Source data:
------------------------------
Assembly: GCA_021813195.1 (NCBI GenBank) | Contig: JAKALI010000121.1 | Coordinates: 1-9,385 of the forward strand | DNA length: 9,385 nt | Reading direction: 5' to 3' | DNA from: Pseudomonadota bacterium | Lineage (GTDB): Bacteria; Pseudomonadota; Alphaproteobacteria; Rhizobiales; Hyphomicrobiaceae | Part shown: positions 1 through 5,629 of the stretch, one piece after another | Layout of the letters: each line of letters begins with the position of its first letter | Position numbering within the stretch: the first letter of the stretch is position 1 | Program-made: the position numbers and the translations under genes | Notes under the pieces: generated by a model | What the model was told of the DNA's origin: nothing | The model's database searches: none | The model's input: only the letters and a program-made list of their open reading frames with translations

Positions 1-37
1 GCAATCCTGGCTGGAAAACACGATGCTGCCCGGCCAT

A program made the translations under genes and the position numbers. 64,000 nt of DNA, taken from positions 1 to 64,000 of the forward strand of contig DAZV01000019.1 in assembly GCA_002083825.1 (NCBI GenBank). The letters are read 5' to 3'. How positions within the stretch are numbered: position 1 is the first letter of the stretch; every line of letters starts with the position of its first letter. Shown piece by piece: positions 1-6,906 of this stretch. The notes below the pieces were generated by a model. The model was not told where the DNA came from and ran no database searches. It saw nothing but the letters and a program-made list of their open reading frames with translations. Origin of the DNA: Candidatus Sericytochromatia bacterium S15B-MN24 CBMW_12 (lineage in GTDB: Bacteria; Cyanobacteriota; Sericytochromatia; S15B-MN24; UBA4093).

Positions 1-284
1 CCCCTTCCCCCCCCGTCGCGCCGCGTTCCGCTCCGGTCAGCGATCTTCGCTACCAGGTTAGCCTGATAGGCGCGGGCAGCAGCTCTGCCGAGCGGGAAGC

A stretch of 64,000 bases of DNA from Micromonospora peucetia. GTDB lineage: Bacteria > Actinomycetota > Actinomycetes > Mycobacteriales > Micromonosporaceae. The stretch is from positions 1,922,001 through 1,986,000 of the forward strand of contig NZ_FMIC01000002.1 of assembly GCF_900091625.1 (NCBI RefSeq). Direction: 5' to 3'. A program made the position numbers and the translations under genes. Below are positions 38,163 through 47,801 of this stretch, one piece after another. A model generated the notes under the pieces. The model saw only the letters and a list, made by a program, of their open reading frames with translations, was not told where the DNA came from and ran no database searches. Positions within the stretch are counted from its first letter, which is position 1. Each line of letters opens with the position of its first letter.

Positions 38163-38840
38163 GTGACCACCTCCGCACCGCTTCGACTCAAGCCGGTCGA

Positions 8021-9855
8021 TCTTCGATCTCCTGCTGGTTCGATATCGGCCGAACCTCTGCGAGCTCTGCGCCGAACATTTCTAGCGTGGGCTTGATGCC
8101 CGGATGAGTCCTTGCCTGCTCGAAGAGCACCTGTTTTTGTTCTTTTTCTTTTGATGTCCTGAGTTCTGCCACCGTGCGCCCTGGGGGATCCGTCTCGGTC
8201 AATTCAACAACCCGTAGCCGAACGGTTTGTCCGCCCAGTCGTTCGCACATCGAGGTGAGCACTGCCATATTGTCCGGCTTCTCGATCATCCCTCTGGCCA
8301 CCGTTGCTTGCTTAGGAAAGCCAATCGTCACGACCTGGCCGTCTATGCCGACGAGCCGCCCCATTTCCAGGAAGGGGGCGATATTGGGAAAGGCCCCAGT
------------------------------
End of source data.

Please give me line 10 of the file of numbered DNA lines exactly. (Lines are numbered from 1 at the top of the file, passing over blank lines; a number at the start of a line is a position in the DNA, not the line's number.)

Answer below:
Positions 8021-9855